Why should I bother "really thnk" about this as you have assumed my answer, and already told me that it is naive. That's the great thing about talking with you, I don't actually need to say or do anything, you will tell me what I think and then tell me how I'm wrong before I even open my mouth.

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Orincoro
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I am not making *assumptions* I'm judging your views according what you've already said. And if you're going to get persnickety about my spelling, because I'm using an iPad that I'm getting used to, rather than deal with what I'm saying, I'm not likely to put a whole lot of faith in your ability to engage in adult conversation about anything. You are, as is your habit, saying whatever comes into your head, then getting indignant when insight is applied to your contributions in a manner that doesn't flatter you. You haven't opened your mouth? You've been running your yap without heed for how you may be perceived. It's childish to do this, then hope that somehow you'll be given the benefit of the doubt, when to all appearances your a thoughtless reactionary. The great thing about talking to you is that you telegraph the subtext of every point you try to make so very clearly. Your addled musings scream out about where your comng from. That isn't some voodoo that I do- you're obvious. Your painfully obvious.
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Stone_Wolf_
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I love you too! [Smile]
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Orincoro
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Right, you've seen me be glib, and think you can be too. It doesn't work for you. Sorry.
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Stone_Wolf_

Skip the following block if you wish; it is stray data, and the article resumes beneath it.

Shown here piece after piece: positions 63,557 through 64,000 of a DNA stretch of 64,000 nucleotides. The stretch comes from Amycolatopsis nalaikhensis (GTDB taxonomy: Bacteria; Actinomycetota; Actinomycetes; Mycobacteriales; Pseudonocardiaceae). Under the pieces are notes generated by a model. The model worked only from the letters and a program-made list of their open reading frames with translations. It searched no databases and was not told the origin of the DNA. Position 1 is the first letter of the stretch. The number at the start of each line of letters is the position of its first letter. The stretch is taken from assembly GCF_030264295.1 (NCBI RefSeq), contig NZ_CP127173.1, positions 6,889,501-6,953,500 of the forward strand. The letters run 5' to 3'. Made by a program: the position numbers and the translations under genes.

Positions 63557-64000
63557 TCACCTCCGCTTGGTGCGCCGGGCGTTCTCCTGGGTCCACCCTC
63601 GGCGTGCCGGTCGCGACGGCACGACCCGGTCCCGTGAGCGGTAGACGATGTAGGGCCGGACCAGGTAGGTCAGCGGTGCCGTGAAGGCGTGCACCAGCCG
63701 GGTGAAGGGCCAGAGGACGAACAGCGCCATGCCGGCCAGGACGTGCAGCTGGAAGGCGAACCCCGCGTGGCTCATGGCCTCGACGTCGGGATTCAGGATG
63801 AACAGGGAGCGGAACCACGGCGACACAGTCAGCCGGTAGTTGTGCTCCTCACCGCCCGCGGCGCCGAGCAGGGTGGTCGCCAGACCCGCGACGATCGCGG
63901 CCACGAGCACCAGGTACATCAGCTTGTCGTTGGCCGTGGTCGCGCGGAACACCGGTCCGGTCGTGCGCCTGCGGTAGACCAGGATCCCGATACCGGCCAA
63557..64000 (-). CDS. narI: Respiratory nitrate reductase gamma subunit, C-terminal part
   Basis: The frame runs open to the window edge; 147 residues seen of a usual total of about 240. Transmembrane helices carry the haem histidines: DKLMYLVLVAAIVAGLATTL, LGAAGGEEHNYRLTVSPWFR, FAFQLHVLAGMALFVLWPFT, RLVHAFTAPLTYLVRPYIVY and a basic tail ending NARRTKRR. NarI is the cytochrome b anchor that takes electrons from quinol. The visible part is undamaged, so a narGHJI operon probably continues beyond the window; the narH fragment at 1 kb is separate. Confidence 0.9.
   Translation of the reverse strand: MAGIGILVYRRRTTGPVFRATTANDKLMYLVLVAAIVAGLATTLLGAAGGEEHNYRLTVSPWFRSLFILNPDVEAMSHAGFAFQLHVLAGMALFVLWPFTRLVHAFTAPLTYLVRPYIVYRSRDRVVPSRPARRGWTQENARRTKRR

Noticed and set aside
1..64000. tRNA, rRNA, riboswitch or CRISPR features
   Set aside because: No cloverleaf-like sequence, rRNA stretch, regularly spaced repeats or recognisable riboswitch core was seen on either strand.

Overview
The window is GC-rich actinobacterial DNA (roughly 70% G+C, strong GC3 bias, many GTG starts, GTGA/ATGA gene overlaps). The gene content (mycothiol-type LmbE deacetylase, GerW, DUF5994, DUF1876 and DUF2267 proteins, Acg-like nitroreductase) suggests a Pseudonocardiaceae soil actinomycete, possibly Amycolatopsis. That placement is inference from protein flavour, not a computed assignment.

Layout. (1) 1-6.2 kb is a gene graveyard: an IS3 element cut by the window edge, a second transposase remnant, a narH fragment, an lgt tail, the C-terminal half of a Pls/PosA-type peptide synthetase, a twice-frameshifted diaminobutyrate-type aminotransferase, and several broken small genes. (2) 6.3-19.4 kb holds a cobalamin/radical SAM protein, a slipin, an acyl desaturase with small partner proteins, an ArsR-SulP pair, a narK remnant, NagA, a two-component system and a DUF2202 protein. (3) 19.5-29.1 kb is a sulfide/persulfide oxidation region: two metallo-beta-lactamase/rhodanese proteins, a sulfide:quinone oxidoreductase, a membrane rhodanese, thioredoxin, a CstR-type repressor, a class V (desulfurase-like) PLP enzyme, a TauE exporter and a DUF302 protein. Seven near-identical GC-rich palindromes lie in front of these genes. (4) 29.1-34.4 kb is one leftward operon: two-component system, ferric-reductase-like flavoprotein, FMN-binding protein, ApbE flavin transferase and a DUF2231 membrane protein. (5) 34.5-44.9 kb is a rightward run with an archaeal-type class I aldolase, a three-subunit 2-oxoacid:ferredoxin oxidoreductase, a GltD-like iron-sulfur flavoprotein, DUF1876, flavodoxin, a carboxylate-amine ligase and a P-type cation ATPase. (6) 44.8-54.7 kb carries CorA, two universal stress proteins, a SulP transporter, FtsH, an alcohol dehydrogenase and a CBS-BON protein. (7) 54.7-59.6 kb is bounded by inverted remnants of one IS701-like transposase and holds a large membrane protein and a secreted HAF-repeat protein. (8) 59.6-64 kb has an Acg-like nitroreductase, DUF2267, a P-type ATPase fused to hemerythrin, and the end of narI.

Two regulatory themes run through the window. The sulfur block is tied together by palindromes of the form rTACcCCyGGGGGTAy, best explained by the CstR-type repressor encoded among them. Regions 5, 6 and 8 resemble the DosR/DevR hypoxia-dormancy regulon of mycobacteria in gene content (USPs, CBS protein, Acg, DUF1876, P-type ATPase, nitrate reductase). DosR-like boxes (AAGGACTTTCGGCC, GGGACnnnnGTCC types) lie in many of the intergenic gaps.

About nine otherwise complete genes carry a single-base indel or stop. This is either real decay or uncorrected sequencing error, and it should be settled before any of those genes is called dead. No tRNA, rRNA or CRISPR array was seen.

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[Wink]
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Stone_Wolf_
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RA, I was just sent an article recently by my mom about how HR people break all kinds of laws when it comes to hiring practices, that basically, they get so many people applying that they can be insanely picky, discriminating against people with children, older people, people who are overweight, race, gender, etc.

I'll see if I can find the article.

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Raymond Arnold
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The point is: we do not live in a time when "the days where how much melatonin you sport makes a huge difference in how you are treated are mostly long gone." It is still the case. Cops still arrest more black people.

You are right that this is not just limited to race - yes, age, gender and disability all have their own forms of prejudice. And in all these cases, the answer is not to say "I see all people equally, and so should you."

Because the default is NOT to see all people equally. The default is to not even NOTICE that you're not seeing all people equally. The default is to subtly prefer people who fit in with your version of normal, and to ignore the needs of people you're not used to thinking about.

I can't speak for you. I haven't been inside your head. But personal experience and numerous studies have led me to a default assumption that most people (myself included) are prejudiced in ways they don't realize. So I assume people are prejudiced until they show me otherwise.

Over an internet forum, you don't really have the power to prove otherwise, and that's okay, because it shouldn't matter to you whether I think you're prejudiced. But it SHOULD matter to you whether or not you ARE prejudiced, and statistically you probably are, even if you think you're not. It's worthwhile for you to think about the places you might be biased (race-related or otherwise), not to prove anything to me or to Orincoro. Just to learn what your biases are and try to counter them.

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Orincoro
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I had this roommate in college who claimed not to dream. I said, "what if you just forget your dreams and never realized it?". No he said, he would have remembered that. There's lack of insight, and then there's just sort of stupid.